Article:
He states the resolution does not contain a qualifier such as all, this is quite contradicting because it does not contain a qualifier such as "certain cases the aff supports." The way he presents his case hes arguing that he doesn't even have to support a majority of cases. This completely undermines fairness as he has to prove a few times where it may be morally permissible and foists a huge burden of proof on the con. Reciprocity cannot be achieved by completely undermining it. Also being such a broad statement it doesn't need a qualifier such as all.
And finally, and most importantly, no one is able to draw the line. A bright line never exists in domestic violence. Who is to tell when it is severe enough to be morally permissible and when it is not? Because you cannot accurately apply a reasonable bright line to what cases the resolution encompasses, you have to support all cases as the Aff.
He assumes the same value of justice as I. He defines it as the administering of deserved punishment, but throughout his case nowhere does he show how this a proportional response and death is the deserved punishment. Throughout my entire case I describe how death is not porportianal. You must conclude by his defenition that he isnt supporting justice. Furthermore respecting the social contract does not lead into justice. Hes states directly after his criterion that "This includes allowing individuals to defend themselves against those who have violated the contract using an amount of force which they believe is necessary." Literally, He finds any violation of the social contract would condone any retribution deemed necessary by the victim. This is not justice and completely undermines porportionality. The reason crimes in the justice system recieve different punishment is because all crimes are not deserving of the same punishment. He states "the victim may use an amount of force which he or she believes is necessary for self-protection."By this logic If someone were hitting me I would be able to kill them if I felt necessary. This completely defeats the purpose of justice. There is a difference between self defence and retribution. He places absolutely no value on human life.
On to his contention 1;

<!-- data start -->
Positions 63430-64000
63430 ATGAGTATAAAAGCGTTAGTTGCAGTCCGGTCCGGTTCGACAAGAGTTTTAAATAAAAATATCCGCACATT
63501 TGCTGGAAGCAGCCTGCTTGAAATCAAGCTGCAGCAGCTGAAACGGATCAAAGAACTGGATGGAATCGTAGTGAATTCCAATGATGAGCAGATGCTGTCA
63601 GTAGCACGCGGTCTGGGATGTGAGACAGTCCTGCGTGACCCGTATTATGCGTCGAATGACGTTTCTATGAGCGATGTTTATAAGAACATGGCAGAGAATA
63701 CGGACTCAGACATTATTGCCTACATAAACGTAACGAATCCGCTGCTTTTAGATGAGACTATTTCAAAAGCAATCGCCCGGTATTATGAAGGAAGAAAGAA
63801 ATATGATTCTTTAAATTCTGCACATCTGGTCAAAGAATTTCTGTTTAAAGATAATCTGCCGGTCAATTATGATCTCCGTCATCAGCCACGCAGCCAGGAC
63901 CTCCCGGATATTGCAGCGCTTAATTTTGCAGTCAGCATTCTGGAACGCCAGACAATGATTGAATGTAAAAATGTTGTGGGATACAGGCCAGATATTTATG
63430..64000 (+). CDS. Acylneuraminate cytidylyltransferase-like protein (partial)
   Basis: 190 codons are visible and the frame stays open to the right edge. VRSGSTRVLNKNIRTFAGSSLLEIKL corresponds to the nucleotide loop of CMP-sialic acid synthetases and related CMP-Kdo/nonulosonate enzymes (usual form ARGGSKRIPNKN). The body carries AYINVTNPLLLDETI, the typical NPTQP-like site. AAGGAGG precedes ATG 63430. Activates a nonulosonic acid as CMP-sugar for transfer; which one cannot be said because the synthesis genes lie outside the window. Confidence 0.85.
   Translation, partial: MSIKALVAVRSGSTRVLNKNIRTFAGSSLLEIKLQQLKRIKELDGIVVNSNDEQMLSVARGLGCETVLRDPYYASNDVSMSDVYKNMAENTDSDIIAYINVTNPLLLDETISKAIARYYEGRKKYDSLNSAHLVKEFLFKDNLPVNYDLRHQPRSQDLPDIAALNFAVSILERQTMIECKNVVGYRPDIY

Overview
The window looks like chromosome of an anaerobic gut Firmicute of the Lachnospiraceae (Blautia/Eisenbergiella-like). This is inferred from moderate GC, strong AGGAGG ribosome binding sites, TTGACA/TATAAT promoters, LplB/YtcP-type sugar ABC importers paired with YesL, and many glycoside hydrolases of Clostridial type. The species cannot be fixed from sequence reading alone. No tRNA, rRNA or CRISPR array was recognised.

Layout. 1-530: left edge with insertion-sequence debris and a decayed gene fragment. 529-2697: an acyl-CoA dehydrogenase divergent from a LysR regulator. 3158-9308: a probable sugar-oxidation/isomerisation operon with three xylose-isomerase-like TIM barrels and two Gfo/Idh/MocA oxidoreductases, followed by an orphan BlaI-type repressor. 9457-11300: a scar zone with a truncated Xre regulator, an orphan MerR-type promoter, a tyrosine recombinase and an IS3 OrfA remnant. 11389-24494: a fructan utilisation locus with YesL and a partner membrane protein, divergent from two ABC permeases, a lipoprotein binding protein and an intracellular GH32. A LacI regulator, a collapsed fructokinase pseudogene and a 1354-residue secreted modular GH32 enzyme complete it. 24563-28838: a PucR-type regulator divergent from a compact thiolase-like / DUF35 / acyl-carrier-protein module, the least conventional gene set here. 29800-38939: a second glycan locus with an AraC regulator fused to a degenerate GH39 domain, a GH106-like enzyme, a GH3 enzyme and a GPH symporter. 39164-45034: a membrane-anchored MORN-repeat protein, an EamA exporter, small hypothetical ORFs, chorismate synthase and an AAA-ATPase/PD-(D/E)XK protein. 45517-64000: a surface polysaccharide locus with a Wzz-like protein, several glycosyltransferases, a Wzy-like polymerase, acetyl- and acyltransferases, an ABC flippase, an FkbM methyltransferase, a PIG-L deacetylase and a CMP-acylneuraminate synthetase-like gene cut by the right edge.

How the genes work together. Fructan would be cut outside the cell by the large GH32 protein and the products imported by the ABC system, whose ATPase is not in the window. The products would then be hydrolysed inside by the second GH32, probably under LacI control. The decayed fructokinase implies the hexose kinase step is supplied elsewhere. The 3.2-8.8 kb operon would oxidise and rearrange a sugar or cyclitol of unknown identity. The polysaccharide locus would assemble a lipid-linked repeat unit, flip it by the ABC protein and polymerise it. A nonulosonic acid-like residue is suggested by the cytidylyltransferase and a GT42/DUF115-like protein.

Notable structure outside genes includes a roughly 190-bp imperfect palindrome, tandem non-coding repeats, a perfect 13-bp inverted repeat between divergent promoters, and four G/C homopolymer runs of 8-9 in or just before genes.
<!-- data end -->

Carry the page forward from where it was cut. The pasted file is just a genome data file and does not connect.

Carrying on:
Basically he just makes the blatant statement that victims believe their life is in danger. Just because they think it is doesn't make it true, because frankly it isnt remotely so.
According to the Abuse, rape, and domestic violence resource collection
From: "Violence by Intimates: Analysis of Data on Crimes by Current or Former Spouses, Boyfriends, and Girlfriends, U.S. Department of Justice, March, 1998"
Estimates range from 960,000 incidents of violence against a current or former spouse, boyfriend, or girlfriend each year to 4 million women who are physically abused by their husbands or live-in partners each year.
31,260 women were murdered by an intimate from 1976-1996.
Literally in that 20 year period less than .02% died. I was even using the low estimate of 960,000 in my calculations. 
In his Sub point A: He implies that the resolution is out of self defense. The words Deliberate response and repeated imply that the deadly force is premeditated and that the victim is not in any immediate danger. So the victim is committing what is called a sleeping murder. Anything you say about self defense is irrelevant and quite abusive. If we were arguing whether she can act out of self defense the negative would never win because everyone can agree that immediate self defense is a viable option.
And finally on his sub point B: I cant find any study that proves a 25 times increase. Look to my attack on his actual contention that shows actually how many murders occur.
Also the child argument proves the bright line argument where he isnt supporting a majority of cases. According to this study  44% of domestic violence cases involve a child. Now in his argument he states 70% of the time custody is an issue. This means only 30% of the time is this argument relevant! My job as the negation isnt to prove it doesnt work 100% that would be his BOF.
QT forfeited this round.
iTzDanneh forfeited this round.